Deck Logs – Purpose, and Content:
A Navy ship’s deck log is a daily chronology of certain events for administrative and legal purposes. Preparation of logs is governed by the current edition of Office of the Chief of Naval Operations Instruction 3100.7 (OPNAVINST 3100.7) series. This specifies the kinds of events to be entered:
Accidents [material]
Accidents/Injuries [personnel]
Actions [combat]
Appearances of Sea/Atmosphere/Unusual Objects
Arrival/Departure of Commanding Officer
Bearings [navigational]
Cable/Anchor Chain Strain
Courts-Martial/Captain’s Masts
Incidents at Sea
Meteorological Phenomena
Movement Orders
Movements [getting underway; course, speed changes; mooring, anchoring]
Prisoners [crew members captured by hostile forces]
Propulsion Plant Status changes
Receipts and Transfers [of Crew Members]
Ship’s Behavior [under different weather/sea conditions]
Sightings [other ships; landfall; dangers to navigation]
Soundings [depth of water]
Speed Changes
Tactical Formation
Time of Evolutions/Exercises/Other Services Performed
A deck log identifies a ship’s location and movements daily. If the ship is
underway, its latitude and longitude are to be entered three times each day
in blocks provided for the purpose. Deck logs are not narratives, and do not
describe or explain a ship’s operations.

Deck Logs – Location:
Held by The National Archives

Deck logs of commissioned U.S. Navy ships from the earliest times through 1940 are in the:
Old Military and Civil Branch
National Archives and Records Administration
700 Pennsylvania Avenue NW
Washington, DC 20408
Telephone (202) 501-5385

Logs from 1941 through 1973 are in the:
Modern Military Branch
National Archives
8601 Adelphi Road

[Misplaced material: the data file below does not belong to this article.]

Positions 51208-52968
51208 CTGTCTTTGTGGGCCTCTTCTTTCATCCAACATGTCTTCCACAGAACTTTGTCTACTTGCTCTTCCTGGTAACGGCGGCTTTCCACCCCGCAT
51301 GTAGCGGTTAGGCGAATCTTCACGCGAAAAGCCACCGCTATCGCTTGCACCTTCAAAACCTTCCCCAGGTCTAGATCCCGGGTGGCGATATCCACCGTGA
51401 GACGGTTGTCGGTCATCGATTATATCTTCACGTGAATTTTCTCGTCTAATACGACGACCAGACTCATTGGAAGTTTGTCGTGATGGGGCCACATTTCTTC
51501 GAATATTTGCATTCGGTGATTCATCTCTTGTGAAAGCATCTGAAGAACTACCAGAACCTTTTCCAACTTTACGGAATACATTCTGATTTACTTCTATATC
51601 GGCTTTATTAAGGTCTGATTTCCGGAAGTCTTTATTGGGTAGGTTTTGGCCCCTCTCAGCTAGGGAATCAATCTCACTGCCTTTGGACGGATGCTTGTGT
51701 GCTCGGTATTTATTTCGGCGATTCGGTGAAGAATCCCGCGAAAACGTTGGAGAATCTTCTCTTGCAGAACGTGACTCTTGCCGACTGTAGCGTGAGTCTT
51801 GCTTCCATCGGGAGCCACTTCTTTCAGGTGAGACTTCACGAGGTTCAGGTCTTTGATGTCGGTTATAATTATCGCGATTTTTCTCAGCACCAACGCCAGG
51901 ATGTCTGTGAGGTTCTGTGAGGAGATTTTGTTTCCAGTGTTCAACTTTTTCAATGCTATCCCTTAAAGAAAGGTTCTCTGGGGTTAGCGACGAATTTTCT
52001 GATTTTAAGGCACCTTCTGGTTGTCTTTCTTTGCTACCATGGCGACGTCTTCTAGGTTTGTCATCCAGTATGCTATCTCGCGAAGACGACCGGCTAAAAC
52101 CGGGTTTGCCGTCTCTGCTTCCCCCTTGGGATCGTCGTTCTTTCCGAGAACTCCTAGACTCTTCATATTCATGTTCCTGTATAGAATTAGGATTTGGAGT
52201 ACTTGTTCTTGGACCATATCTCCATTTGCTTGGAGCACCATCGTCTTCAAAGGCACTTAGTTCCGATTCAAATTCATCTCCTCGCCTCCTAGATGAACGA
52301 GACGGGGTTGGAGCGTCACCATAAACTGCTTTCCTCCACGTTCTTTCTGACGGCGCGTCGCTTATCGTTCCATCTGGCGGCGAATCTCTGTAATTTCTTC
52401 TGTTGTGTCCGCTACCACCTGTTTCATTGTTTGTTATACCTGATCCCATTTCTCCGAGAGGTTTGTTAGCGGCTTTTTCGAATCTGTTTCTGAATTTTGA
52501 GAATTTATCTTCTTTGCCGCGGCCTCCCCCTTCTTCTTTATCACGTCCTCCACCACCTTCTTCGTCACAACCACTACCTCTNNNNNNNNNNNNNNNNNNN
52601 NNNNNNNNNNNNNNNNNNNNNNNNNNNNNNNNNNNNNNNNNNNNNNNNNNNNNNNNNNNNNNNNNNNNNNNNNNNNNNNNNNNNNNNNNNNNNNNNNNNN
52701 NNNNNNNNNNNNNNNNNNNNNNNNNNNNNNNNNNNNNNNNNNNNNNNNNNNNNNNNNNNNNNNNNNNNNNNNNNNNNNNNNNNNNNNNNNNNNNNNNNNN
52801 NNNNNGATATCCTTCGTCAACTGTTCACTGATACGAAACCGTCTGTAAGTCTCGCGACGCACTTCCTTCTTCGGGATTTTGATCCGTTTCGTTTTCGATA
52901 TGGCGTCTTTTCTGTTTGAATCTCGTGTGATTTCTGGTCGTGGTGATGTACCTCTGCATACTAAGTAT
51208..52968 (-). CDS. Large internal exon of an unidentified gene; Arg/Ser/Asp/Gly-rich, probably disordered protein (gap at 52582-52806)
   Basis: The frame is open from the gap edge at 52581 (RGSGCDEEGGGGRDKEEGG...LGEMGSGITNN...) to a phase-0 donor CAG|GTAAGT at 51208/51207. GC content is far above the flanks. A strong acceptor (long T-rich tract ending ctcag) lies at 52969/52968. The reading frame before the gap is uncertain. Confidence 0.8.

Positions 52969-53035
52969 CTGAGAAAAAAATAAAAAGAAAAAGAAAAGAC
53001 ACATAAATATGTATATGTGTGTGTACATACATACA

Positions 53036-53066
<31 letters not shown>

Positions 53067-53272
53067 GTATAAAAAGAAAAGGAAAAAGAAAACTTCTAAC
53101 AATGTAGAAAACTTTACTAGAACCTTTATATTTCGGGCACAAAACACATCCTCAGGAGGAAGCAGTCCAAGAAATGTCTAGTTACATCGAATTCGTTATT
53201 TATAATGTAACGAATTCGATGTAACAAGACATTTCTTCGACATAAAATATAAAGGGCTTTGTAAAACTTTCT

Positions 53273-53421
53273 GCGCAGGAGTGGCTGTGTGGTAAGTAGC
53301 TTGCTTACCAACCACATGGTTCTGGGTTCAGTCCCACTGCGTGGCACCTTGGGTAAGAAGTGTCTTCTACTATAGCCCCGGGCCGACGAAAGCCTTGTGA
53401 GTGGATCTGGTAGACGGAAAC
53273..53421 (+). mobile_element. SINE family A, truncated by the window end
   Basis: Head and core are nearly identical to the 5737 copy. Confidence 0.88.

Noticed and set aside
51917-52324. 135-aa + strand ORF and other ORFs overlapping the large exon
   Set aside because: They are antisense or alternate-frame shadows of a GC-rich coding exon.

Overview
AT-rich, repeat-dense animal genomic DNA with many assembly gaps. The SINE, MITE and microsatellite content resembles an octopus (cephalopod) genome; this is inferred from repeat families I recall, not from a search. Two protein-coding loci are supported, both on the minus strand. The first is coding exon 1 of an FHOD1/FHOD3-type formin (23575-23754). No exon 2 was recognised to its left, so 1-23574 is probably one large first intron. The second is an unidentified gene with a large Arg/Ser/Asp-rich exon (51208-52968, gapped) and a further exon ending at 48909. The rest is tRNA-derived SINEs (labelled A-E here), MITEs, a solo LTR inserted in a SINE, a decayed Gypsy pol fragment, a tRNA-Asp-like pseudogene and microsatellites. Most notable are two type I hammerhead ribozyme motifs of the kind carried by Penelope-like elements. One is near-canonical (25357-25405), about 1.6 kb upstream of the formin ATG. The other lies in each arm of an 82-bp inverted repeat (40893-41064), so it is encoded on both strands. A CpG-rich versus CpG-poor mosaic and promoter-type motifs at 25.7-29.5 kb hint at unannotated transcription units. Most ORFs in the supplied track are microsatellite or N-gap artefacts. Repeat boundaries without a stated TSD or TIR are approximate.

College Park, MD 20740-6001
Telephone (301) 837-3510

These logs are open for research. Requests for research appointments, and inquiries concerning log information, should go to the National Archives office holding logs from the time period of interest.

The Army back door for records:
Department of Army
Office of A.G.
Alexandria, VA 22331
c/o Richard Christian
Chief, Research and Rulemaking Branch
Records Management Division.

The link below will take you to a site where military records and other records held by the U.S. Government can be ordered online HERE.

It’s the most comprehensive military buddy search website on the Internet. And, it’s a great tool for service members, retirees, veterans, spouses, “brats”, civilians and for honoring deceased service members and POW’s and MIA’s.

Requesting Military Records:
Hope some of this information will help any of you that are searching for records. Military personnel records, health and medical files from WWI, WWII, Korean and Vietnam wars are stored at the National Personnel Records Center for Military Records, St. Louis, MO. They have a frequently asked questions list HERE. Their site is HERE.  This site includes complete instructions on preparing and submitting a request.  Information regarding Morning Reports and Unit Rosters may be found HERE.  Information regarding the Cold War Recognition Certificate may be found HERE.

You can print a Standard Form 180 to request military personnel records at: Military Personnel Records, SF-180
This is a portable document (PDF) file, and is the same form that is referenced within our Fax-On-Demand-System as document code 2255.
The Department of Defense (DOD) has recently updated their Standard Form 180 (SF-180 — Request for Military Records) on their website, which allows for text inputting into the fields that are required, and both the front and back of the form are contained on a single file. You may access DOD’s version HERE.

You may also directly contact our facility in Saint Louis, MO, at E-Mail:

Robert F. White, MSA